A series of earlier studies has identified regions of the world in which precipitation appears to have a consistent relationship with the Southern Oscillation (SO). In this paper, the authors attempt to quantify this relationship based on shifts in the statistical distribution of precipitation amounts with emphasis on shifts in the median, which are associated with the warm (low SO index) and cold (high SO index) phases of the SO. This paper is partially an attempt to provide long-range forecasters with some guidance in making seasonal and multiseasonal predictions. Observed SO-related shifts in the median precipitation amounts, expressed as percentiles with respect to “climatological” conditions, can he used as a simple indication of the “typical” SO response for a given region. In general, the authors find that for many of the large areas identified in previous studies, median precipitation amounts shift on the order of 20 percentile points, that is, from the median to either the 30th percentile or the 70th percentile. The authors also find considerable spatial variations in the typical patterns of SO-related precipitation percentiles in some regions.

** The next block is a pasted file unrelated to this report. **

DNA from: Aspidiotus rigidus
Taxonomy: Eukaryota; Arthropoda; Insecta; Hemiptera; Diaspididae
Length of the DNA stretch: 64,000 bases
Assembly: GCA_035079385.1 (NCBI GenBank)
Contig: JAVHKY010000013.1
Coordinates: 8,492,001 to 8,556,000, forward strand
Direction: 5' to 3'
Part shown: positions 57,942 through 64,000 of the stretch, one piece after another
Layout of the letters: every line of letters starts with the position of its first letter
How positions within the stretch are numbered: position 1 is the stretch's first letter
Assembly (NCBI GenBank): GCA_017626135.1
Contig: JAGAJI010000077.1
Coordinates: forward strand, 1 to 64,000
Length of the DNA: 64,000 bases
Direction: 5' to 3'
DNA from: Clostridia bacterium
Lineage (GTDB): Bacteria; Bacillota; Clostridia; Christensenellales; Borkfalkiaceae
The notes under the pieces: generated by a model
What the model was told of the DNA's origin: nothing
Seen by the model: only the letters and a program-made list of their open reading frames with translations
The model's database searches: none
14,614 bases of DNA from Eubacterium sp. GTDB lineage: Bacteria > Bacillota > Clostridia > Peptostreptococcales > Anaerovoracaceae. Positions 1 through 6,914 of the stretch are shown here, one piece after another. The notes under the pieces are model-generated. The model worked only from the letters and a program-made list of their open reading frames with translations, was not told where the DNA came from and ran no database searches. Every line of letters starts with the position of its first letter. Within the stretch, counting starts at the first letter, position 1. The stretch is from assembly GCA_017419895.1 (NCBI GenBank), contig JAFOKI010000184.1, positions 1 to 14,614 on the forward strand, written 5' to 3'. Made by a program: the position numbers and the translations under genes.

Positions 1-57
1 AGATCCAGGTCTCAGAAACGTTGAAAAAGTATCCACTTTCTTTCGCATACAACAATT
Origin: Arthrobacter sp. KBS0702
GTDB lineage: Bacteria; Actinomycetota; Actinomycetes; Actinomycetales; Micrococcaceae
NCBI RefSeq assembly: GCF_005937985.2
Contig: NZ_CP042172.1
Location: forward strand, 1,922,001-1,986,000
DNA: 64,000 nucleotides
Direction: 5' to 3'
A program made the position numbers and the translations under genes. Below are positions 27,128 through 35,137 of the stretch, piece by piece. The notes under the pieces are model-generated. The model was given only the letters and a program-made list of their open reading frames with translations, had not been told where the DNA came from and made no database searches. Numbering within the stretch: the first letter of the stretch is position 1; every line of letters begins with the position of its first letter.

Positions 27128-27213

This study also provides empirically based estimates of SO-related precipitation anomalies in terms of precipitation rates for use in numerical model studies. For selected areas in the Tropics, the authors find empirically estimated anomalous precipitation rates ranging from 1 to 3.5 mm/day, that is, from 15% to 83% of the climatological median.

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Michael S. Halpert and Chester F. Ropelewski

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No abstract available.

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Donald P. Wylie and Chester F. Ropelewski

A tethered sonde, the Boundary Layer Instrument System (BLIS), was designed for use from shipboard platforms in the GARP Atlantic Tropical Experiment (GATE). This system was able to monitor the thermal and kinematic properties of the boundary layer from approximately 100 m to the level of cloud base (800–1000 m). Five levels were simultaneously sampled for periods up to 24 h in length. More detailed vertical structure measurements were obtained by raising and lowering the tethered balloon. The mechanical details of the system and its accuracy in monitoring boundary layer changes and vertical motions are described.